"So, I really worry about secrets getting out," stated George Gollin. Gollin is an expert on diploma mills. He worked with the federal government to prosecute the leaders of Saint Regis University.

Gollin said, "We have holes in our ability to keep information secure that this opens up. So here we have a contractor responsible for handling very sensitive information. Information that, if it gets out, puts our armed forces at risk. The person is susceptible to pressure to blackmail to being told that he needs to provide some information or else they're going to nail him. They'll make him lose his job and this is a person in a position of great responsibility. It's really, really frightening."

But, don't just take Gollin's word for it.

"Any corrupt individual would be harmful to the defense of the United States of America, whether it would be this issue or other issues," said Retired Brigadier General David Grange.

Grange spent nearly three decades serving our country. Now, he's a national security analyst for CBS and CNN. He spoke to Wendy Halloran from Chicago.

Halloran asked Grange, "Could this put our troops in harms way?" Grange said, "Anytime someone has accessibility to classified information and has a character flaw the results could be putting our troops in harms way. Absolutely."

Grange said the potential for blackmail is a reality, "Depending on the level of security clearance they have, that would be the level of information they could obtain and give to a foreign agent."

Samuelson's Facebook profile indicates he got the job at ADT in June of 2003. Remember, he got that bogus bachelor's in business in 2002 and the phony MBA in 2004.

Halloran asked Samuelson again, "Does your employer know about these degrees?"

He replied, "I'm not. No, the only people who would know about it are thanks to you, the whole city."

ADT is a multi-million dollar defense contractor. We requested an interview with ADT's CEO about this matter. We even provided a set of questions in advance. Instead, ADT's CEO Derrick Copeland sent us a statement that said ADT is aware of the WHNT NEWS 19 investigative report. It went on to say "ADT takes seriously such matters and is currently assessing the facts of the situation to determine what action by ADT, if any, is warranted."

A college degree isn't a requirement for a lot of jobs posted at ADT. Samuelson said he didn't use the degree to get the job and now worries it could cost him dearly.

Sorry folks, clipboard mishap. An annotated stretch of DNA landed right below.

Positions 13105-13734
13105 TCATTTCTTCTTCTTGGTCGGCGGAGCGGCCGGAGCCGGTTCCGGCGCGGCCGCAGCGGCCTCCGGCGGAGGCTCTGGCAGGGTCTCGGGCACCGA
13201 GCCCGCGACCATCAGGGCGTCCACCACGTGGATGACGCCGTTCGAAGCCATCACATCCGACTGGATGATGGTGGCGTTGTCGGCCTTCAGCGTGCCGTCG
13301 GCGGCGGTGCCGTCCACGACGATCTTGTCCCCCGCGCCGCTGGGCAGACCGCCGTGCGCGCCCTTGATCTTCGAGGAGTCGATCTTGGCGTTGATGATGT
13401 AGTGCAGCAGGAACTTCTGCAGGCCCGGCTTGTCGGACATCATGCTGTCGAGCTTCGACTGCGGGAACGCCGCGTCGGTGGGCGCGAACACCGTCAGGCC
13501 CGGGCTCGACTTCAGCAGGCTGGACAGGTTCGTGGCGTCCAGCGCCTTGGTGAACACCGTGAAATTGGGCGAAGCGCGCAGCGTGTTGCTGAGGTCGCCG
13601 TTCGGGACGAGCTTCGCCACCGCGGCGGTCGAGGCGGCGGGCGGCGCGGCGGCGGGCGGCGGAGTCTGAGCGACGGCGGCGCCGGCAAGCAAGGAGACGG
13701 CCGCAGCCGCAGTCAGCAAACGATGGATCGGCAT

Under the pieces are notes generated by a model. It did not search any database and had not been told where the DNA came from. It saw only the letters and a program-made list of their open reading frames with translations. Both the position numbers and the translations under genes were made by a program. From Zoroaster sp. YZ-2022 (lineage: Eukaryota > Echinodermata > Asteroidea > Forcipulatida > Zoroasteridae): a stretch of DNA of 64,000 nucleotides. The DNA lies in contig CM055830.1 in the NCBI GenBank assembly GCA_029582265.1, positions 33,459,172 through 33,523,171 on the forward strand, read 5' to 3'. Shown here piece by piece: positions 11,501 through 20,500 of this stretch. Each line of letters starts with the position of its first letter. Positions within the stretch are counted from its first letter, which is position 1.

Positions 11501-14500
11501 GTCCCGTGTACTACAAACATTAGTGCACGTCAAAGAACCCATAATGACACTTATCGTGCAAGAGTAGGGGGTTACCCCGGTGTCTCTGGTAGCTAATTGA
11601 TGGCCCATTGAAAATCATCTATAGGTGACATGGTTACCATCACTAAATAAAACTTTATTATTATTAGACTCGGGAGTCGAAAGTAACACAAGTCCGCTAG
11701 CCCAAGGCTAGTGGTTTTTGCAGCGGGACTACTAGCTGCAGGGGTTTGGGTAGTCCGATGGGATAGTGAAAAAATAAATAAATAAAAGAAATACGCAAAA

Halloran said, "I'm giving you the chance to tell me exactly what happened here." Samuelson replied, "What you're doing for a living could cost me my living."

With so much at stake and plenty of professional experience, the nagging question remains why?

"Let me ask you why you would get these types of credentials after your years in the service in the Marine Corps. Then, all of a sudden you wind up with a bachelor's and a master's in business administration and government contracting. Is it the pressure to get a job? What prompted you to do it?" asked Halloran. "To be a 100 percent honest, what prompted me to get it was that my daughter was about to graduate from college and I have dealt with years of being highly experienced and not having a degree," said Samuelson.

He went on to say, "There's some discussion that's going to go on. They're going to say 'how could somebody who does what he does be that dumb?' But, you know sometimes all of us do things that are not real bright."

Samuelson said he was taken advantage of, scammed by Saint Regis University. His attorney told WHNT NEWS 19 that Samuelson thought Saint Regis was legitimate and that he knew nothing of its accreditation status when he applied for the degree online. Samuelson also told us he's trying to get his degree the right way and he is currently enrolled at the University of Phoenix, which is an accredited institution.

Samuelson and his lawyer stress that he never got a job or promotion because of the degree and he never represented the degree to be anything it was not. Samuelson's lawyer says he never received personal financial gain as a result of the degree certificate, and, in fact, the attorney said Samuelson "has simply lost money."

A college degree is not required for the continuing education courses that Samuelson teaches at UA Huntsville. He is not a faculty member at the school and the people who take his class do not receive academic credit.

WHNT NEWS 19 is working on several more angles to this investigation, including one that will air Wednesday, May 20th on WHNT NEWS 19 at 10:00 p.m. that addresses what's being done to crack down on people who purchase phony degrees.

Copyright © 2009, WHNT-TV